Luke offers many prayers in his Gospel:  the Canticle of Mary (the Magnificat), “My soul proclaims the greatness of the Lord…”  (1:46-55); the Canticle of Zechariah at the birth of John the Baptist (the Benedictus), “Blessed be the Lord, the God of Israel…” (1:68-79); the Canticle of Simeon in the Temple when he takes in his arms the Christ Child (the Nunc dimittis), “Lord, now you let your servant go in peace…” (2:29-32), and the Our Father.  Each recognizes God’s mercy, God’s loving-kindness.  Each calls us to bow our heads humbly before God.

How have you known God’s loving-kindness this week?

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Year C – Twenty-Ninth Sunday in Ordinary Time – October 20, 2013 – Gospel Reflection

Exodus 17:8-13; Psalm 121:1-2, 3-4, 5-6, 7-8 (R/. cf. 2); 2 Timothy 3:14 – 4:2; Hebrews 4:12; Luke 18:1-8

“Persistence pays off,” proclaims today’s parable, one Jesus tells with some humor.  Even though widows were among the most powerless people in the ancient world, here we have a widow who makes a judge cower, a judge described as having no fear of God or anyone else.  The judge himself says that the only reason he finally decides in the widow’s favor is that he fears she might come and haul off and strike him.  The story would have gotten a laugh in Luke’s community, not only for its incongruity, but possibly because some of his listeners would be able to think of someone in their own family like this widow.  Maybe you can as well?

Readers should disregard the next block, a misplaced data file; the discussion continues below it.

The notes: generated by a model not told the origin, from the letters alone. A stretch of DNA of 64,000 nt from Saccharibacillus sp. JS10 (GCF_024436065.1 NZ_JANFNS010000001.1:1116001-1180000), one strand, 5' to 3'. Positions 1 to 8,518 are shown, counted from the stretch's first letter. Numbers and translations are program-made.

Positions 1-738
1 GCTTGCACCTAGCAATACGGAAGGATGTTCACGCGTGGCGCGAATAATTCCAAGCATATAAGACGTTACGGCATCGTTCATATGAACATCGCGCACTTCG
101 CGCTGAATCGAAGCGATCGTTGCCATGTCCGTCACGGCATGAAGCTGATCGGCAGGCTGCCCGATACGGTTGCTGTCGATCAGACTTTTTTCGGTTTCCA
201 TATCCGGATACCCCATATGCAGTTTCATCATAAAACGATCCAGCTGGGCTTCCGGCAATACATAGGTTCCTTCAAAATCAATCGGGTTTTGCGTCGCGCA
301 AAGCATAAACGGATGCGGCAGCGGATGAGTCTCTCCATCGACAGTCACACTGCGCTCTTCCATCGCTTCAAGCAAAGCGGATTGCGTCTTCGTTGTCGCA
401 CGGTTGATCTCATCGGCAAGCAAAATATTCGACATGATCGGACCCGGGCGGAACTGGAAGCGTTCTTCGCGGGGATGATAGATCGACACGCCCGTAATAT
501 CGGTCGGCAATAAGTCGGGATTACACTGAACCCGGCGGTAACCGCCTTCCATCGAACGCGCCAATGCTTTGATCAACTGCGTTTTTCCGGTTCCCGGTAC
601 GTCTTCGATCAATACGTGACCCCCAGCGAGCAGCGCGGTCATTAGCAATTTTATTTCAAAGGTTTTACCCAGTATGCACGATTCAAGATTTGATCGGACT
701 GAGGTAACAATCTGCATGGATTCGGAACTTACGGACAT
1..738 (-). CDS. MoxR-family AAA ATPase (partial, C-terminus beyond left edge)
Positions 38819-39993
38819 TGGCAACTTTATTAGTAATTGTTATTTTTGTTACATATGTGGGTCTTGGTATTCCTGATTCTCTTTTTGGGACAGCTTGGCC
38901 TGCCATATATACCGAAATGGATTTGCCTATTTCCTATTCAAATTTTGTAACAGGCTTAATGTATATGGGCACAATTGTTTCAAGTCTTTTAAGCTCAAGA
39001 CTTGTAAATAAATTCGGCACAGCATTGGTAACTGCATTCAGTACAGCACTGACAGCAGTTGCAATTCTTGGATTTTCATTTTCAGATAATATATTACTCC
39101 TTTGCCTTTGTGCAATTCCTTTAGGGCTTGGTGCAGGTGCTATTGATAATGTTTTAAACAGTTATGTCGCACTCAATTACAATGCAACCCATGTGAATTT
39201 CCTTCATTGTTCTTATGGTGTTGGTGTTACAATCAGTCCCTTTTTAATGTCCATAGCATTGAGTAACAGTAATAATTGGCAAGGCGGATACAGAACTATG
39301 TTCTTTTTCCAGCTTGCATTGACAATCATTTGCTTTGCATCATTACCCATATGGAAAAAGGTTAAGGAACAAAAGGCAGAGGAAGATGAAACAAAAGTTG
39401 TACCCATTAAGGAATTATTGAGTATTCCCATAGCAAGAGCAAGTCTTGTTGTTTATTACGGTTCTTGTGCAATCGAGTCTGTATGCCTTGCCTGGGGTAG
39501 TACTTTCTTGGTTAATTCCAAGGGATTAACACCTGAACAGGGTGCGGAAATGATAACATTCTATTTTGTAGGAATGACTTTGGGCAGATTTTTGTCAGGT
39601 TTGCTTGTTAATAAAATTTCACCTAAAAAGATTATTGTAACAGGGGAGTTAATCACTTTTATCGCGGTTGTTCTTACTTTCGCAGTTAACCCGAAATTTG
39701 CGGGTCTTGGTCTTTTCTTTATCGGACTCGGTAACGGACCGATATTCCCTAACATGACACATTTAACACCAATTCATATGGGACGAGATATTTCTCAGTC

Jesus encourages us to be like this widow and persevere in our prayer, not to give up calling on God.  We can help one another here, just as Aaron and Hur helped Moses to keep praying by holding up his arms.  When we come to mass, we help one another to persist in prayer by praying together in word and song.  By our very presence we “hold up the arms” of others, as they do for us.

Who in your life needs your support to keep praying?

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Year C – Twenty-Eight Sunday in Ordinary Time – October 13, 2013 – Gospel Reflection

2 Kings 5:14-17; Psalm 98:1, 2-3, 3-4 (R/. cf. 2b); 2 Timothy 2:8-13; 1 Thessolonians5:18; Luke 17:11-19

It is a shame we only hear the ending of the story about Naaman, the foreign general with leprosy whom Elisha the prophet heals.  When the prophet sends word to jump in the river seven times, Naaman is incensed.  “The Jordan!  The Jordan?” he mutters.  But, after some prodding, Naaman trusts in the prophet’s words as God’s word.  Result:  skin like a baby’s!  Believing that a God could only work on his own turf, Naaman asks for two mule-loads of earth so he may worship Israel’s God after returning home.

Trusting in the word of Jesus brings about the cure of ten lepers.  Only the Samaritan returns to day thank you.  Notice that he begins by falling on his knees before Jesus, signaling that he recognizes God at work in Jesus.

In both of these readings, faith reveals itself as trust and obedience to God’s word.  Paul reminds us that this word cannot be chained, held down to any one place or time, but it will work its way in the world and in the lives of those who listen for it, and then respond wholeheartedly.

How has God’s word brought healing in your life?